Sexual energy

In human thermodynamics, sexual energy is the energy associated with the act of sex or with that energy that indirectly leads to ultimately to desired acts of sex. Sexual energy, defined another way, is energy associated with the sex drive or sexual desire.

History
Polish social-economist Leon Winiarski seems to have been the first to theorize about sexual energy, in a thermodynamic sense, in his circa 1898 Essay on Social Mechanics. To cite an example, French-to-English translation, passage: [5]

Un tel champ de forces esthetiques, sans lequel l’art, ce genre special de richesse, ne pourrait pas exister, sont, comme nous l’avons dit, les bals, les soirees, etc., Les cotes concurrents sont evidemment non pas les vieux qui s’ennuient, mais la jeunesse qui lute pour l’amour. Une partie de son energie sexuelle, ne pouvant trouver de satisfaction ...Such a field of aesthetic forces, without which art, this special kind of wealth could not exist, are, as we said, balls, parties, etc.., Quotes competitors are obviously not the old bored, but youth who lute to love. Part of his sexual energy, unable to find satisfaction ...

Sexual energy, in a conservation of energy sense, was first described in the libido theories of Austrian psychologist Sigmund Freud, particularly in his 1915 paper on repression, in which the core drive of sexual energy is represented by the id in Freudian ego psychology, but held in check by the restrictions of existence. [1] This model of sexual energy as one of the core internal drives of the person was continued in the work of Carl Jung, particular in his “On Psychic Energy”, who addressed the subject in terms of both energy and entropy, as summarized well in the 2005 work of American business development theorist David Robinson. [2]

The works of English novelist D.H. Lawrence, according to American literature thermodynamicist Bruce Clarke, is said to use thermodynamics logic in an allegorical sense to discuss sexual energy. [3]

English playwright Tom Stoppard’s 1993 play Arcadia, which is modeled on Johann Goethe’s 1809 Elective Affinities, is themed on thermodynamic models of interactions and bondings of people propelled by sexual energy that sometimes runs out, similar to a chemical reaction. [1]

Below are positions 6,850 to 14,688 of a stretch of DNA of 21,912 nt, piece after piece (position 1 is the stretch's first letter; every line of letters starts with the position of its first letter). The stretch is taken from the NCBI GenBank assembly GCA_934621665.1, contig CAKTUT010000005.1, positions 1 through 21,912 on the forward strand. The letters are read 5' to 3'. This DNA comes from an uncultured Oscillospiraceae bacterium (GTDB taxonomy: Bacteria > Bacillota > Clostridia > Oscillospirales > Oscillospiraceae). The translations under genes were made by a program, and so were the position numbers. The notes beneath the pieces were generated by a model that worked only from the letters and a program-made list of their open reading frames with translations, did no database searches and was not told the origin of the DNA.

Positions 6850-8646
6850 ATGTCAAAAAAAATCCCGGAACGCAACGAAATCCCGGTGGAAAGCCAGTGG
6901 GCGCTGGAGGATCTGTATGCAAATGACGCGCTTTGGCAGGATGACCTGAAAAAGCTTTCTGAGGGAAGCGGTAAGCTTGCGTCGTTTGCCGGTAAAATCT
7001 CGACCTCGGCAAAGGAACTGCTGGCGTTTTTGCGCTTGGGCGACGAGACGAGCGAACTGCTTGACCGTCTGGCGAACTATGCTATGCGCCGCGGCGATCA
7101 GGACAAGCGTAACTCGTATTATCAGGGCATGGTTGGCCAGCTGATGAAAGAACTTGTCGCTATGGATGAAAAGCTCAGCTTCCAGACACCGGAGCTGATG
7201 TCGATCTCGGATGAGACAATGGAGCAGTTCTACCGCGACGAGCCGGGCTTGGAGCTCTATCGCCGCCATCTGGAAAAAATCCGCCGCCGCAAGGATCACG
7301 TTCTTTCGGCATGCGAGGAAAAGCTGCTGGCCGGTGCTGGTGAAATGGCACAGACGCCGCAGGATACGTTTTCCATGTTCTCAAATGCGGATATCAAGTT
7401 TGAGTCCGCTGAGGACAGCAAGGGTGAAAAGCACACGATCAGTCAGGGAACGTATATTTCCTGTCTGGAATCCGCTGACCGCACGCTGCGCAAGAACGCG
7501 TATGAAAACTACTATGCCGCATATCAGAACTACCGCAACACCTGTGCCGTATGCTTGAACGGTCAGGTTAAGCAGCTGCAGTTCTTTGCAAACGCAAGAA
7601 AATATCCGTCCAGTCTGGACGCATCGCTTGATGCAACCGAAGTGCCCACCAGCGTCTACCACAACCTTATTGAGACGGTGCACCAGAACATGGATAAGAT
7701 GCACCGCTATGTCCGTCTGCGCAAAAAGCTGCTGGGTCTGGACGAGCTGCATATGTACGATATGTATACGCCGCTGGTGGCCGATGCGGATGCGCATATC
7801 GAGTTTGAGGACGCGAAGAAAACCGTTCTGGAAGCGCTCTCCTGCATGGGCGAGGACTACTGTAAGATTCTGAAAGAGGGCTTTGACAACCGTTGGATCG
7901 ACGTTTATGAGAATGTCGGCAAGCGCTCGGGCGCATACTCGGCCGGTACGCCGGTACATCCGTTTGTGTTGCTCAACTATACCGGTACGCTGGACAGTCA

The works of Sean O’Reilly (2001) and Francisco Tellez (2003) theorize about sexual energy in terms of thermodynamics.

Newer models
The "physical heat" of sex, according to the standard model of human thermodynamics, is quantified in terms of the enthalpic drive, whereas the "mental heat" of sex is quantified in terms of the entropic drive, in loose theoretical framework; and is understood, in a general sense, as energy released from a human chemical reaction, quantified by Gibbs free energy. [1]

See also
● Sexual entropy
New relationship energy
Animal heat

References
1. Thims, Libb. (2007). Human Chemistry (Volume Two) (sexual energy, pgs. 447-48, 484). Morrisville, NC: LuLu.
2. Robinson, David W. (2005). Conscience and Jung’s Moral Vision: from id to thou (pg. 59; section: “The Conservation of Energy and Entropy”, pgs. 66-70, esp. 66). Paulist Press.
3. Clarke, Bruce. (1998). “A Different Sun: The Allegory of Thermodynamics in D. H. Lawrence”, in Myth and Making of Modernity (pgs. 81-98, esp. pg. 97), edited by Michael Bell and Peter Poellner. Rodopi.
4. (a) O’Reilly, Sean. (2001). How to Manage Your Dick: Destructive Impulses with Cyber-kinetics: Redirect Sexual Energy and Discover your More Spiritually Enlightened, Evolved Self (sexual energy, 43+ pgs). Travelers’ Tales.
(b) Tellez, Francisco M. (2003). “Transorgasmic Sexuality" (Sexualidad Transorgásmica), (part-1, part-2) Local Magazine, Santiago de Chile.
5. Winiarski, Leon. (1967). Essais Sur la Mecanique Sociale: Textes reunis et presents par Giovanni Busino (Essay on Social Mechanics: Collected Works presented by Giovanni Busino) (energie sexuelle, pg. 195). Librairie Droz.

TDics icon ns

More pages